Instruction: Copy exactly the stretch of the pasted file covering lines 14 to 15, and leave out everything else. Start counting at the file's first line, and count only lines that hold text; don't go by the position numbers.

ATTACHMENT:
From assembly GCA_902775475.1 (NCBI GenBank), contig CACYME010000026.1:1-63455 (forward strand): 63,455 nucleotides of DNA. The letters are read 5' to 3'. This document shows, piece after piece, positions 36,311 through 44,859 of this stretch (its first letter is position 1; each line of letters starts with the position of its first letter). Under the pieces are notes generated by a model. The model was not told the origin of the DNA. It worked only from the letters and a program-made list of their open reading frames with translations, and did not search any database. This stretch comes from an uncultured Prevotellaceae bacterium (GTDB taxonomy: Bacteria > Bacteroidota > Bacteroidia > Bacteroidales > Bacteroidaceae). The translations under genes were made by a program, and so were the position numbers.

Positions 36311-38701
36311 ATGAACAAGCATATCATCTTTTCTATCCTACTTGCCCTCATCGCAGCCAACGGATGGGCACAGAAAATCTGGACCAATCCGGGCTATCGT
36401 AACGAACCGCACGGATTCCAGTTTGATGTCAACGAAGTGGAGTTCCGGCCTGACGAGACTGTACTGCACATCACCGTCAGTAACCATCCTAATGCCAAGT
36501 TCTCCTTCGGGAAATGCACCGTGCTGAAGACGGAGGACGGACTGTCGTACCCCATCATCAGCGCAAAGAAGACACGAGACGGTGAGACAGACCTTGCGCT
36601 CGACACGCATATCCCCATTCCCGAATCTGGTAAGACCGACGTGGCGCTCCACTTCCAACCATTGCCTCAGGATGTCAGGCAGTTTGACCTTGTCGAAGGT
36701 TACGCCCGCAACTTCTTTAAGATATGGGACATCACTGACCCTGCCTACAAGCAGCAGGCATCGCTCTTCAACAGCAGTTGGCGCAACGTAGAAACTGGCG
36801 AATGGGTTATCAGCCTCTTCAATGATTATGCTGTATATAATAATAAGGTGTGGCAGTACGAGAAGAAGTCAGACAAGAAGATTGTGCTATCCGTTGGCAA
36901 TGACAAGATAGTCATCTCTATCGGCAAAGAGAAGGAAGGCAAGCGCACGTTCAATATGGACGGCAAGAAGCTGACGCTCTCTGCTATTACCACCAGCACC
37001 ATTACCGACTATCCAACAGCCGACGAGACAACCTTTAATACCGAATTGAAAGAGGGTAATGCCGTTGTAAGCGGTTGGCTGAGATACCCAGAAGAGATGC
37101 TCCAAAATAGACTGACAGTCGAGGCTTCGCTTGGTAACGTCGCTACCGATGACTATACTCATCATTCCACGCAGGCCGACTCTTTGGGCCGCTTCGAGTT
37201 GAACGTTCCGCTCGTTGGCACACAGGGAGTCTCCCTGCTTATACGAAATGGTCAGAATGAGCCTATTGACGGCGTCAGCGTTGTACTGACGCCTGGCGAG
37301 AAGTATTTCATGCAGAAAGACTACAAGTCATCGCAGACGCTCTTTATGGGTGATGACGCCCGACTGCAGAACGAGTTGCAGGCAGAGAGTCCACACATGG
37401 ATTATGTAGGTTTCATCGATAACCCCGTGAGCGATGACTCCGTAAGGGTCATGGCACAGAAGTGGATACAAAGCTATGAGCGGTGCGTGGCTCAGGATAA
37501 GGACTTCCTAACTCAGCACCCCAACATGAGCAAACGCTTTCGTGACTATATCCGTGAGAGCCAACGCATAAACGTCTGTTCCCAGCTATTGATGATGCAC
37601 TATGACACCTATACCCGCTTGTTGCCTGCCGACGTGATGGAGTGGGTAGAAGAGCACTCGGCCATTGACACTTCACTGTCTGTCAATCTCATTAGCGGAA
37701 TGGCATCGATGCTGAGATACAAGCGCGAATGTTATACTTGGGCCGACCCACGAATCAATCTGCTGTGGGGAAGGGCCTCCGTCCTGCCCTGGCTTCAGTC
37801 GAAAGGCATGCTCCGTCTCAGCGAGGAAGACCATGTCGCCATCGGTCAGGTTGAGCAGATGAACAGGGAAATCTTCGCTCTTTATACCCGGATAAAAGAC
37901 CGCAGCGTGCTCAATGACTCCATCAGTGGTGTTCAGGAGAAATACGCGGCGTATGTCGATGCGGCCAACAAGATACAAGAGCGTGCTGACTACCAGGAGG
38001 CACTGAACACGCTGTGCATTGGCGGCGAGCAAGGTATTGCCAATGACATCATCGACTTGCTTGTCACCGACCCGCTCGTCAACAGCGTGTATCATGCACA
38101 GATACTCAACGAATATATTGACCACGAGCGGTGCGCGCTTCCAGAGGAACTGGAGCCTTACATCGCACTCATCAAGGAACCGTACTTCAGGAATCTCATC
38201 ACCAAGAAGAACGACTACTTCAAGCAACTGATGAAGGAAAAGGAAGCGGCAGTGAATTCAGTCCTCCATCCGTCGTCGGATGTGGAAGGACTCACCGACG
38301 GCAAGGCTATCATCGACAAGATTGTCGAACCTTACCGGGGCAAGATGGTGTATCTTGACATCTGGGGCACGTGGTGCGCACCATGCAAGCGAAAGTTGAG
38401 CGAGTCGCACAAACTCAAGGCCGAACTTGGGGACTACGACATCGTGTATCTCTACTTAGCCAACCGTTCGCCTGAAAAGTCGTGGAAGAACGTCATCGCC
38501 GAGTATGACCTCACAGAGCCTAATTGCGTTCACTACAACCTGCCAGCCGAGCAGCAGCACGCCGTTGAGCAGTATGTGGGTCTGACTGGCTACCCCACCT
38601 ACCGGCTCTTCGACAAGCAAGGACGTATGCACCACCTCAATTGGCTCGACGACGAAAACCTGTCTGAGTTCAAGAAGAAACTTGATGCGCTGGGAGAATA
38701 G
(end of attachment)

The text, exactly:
37401 ATTATGTAGGTTTCATCGATAACCCCGTGAGCGATGACTCCGTAAGGGTCATGGCACAGAAGTGGATACAAAGCTATGAGCGGTGCGTGGCTCAGGATAA
37501 GGACTTCCTAACTCAGCACCCCAACATGAGCAAACGCTTTCGTGACTATATCCGTGAGAGCCAACGCATAAACGTCTGTTCCCAGCTATTGATGATGCAC